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Teaching Guide

Teaching Civil Rights Movement: Desegregation

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Desegregation didn't just happen. Like any recipe for success, a bunch of ingredients had to be measured out and mixed together just perfectly. A scoop of Brown v. Board, a dash of Rosa Parks.

In this guide you will find

  • related reading from the 1950s and 1960s to put everything into context.
  • assignments analyzing the powerful images and persuasive documents of the time.
  • modern connections on how the achievements of Civil Rights heroes are still remembered today.

The fight for integration may have been a huge struggle, but learning about it doesn't have to be.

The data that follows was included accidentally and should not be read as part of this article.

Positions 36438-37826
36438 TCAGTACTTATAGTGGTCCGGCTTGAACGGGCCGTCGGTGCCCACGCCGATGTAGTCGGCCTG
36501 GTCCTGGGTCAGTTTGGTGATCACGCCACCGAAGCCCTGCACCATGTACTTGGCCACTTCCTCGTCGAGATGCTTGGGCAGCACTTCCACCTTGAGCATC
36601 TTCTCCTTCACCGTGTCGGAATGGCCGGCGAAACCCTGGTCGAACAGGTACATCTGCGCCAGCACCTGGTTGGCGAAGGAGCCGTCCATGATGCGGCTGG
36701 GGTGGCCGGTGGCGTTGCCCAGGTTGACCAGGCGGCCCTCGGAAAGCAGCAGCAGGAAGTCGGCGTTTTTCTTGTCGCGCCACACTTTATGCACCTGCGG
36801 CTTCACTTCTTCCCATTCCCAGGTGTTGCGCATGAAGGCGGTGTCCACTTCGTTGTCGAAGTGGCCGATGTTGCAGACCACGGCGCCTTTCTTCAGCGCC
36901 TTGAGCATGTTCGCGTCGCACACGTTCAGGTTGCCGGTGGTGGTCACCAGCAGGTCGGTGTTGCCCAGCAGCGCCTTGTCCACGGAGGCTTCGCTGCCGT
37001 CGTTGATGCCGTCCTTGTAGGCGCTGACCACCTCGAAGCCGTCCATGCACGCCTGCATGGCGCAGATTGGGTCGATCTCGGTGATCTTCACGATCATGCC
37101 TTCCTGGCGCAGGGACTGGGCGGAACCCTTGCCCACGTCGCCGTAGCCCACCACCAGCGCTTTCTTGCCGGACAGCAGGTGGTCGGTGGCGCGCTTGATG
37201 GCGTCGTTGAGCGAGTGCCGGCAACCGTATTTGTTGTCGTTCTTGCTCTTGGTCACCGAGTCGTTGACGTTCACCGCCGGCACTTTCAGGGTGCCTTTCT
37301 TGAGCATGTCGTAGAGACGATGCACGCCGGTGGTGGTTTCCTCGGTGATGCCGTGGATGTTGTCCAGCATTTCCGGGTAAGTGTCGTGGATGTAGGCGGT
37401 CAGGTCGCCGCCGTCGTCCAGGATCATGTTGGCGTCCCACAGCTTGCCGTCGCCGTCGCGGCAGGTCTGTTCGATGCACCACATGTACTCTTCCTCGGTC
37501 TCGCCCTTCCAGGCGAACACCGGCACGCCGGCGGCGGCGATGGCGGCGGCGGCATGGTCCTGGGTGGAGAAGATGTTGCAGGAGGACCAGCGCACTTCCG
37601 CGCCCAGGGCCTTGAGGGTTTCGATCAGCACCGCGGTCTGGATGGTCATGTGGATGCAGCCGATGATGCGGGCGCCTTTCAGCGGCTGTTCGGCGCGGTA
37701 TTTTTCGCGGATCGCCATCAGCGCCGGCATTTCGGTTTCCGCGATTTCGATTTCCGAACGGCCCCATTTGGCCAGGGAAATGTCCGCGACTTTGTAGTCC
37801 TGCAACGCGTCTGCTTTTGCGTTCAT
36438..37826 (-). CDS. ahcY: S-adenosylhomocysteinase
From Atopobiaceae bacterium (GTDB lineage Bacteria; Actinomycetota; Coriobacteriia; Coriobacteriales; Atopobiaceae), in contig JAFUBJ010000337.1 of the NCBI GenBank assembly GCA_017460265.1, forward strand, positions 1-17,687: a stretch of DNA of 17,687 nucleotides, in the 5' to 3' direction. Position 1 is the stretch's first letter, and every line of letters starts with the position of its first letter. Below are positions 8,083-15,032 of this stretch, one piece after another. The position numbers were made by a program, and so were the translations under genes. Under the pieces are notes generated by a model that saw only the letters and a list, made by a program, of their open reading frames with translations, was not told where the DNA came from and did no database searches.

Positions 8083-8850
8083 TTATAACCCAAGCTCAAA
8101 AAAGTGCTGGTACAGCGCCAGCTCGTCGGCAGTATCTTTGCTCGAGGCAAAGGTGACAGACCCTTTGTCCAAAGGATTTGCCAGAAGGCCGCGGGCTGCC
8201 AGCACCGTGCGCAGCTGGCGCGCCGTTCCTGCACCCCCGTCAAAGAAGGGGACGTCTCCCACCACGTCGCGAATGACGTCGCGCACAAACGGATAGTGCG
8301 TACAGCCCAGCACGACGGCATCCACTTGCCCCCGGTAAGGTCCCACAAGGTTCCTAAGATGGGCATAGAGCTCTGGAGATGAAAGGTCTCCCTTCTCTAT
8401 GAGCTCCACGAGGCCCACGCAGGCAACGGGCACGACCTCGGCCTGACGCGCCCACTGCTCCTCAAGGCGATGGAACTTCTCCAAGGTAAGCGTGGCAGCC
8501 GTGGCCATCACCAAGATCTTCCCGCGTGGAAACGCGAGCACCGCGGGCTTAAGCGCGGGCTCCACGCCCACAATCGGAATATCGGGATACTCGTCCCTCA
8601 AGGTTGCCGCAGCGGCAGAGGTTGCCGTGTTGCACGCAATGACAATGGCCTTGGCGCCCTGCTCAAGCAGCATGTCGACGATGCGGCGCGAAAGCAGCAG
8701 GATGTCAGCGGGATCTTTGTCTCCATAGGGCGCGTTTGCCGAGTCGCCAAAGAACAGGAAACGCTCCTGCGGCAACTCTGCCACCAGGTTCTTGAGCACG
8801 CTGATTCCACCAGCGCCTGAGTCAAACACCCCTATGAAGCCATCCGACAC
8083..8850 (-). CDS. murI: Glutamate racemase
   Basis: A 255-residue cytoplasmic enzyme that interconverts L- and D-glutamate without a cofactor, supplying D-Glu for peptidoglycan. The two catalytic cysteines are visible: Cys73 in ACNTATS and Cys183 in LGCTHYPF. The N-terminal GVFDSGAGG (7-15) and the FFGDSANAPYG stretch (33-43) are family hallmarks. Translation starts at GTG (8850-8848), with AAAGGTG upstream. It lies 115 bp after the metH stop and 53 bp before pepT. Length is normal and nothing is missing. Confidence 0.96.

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Inside each guide you'll find quizzes, activity ideas, discussion questions, and more—all written by experts and designed to save you time. Here are the deets on what you get with your teaching guide:

  • 3-5 Common Core-aligned activities (including quotation, image, and document analysis) to complete in class with your students, with detailed instructions for you and your students. 
  • Discussion and essay questions for all levels of students.
  • Reading quizzes to be sure students are looking at the material through various lenses.
  • Resources to help make the topic feel more relevant to your 21st-century students.
  • A note from Shmoop’s teachers to you, telling you what to expect from teaching the topic and how you can overcome the hurdles.

Instructions for You

Objective: While novels such as To Kill a Mockingbird and Black Boy offer vivid descriptions of the Jim Crow South, we think one of the best ways to understand what it was like to live under such discriminatory laws is to hear about it directly from the people who were there.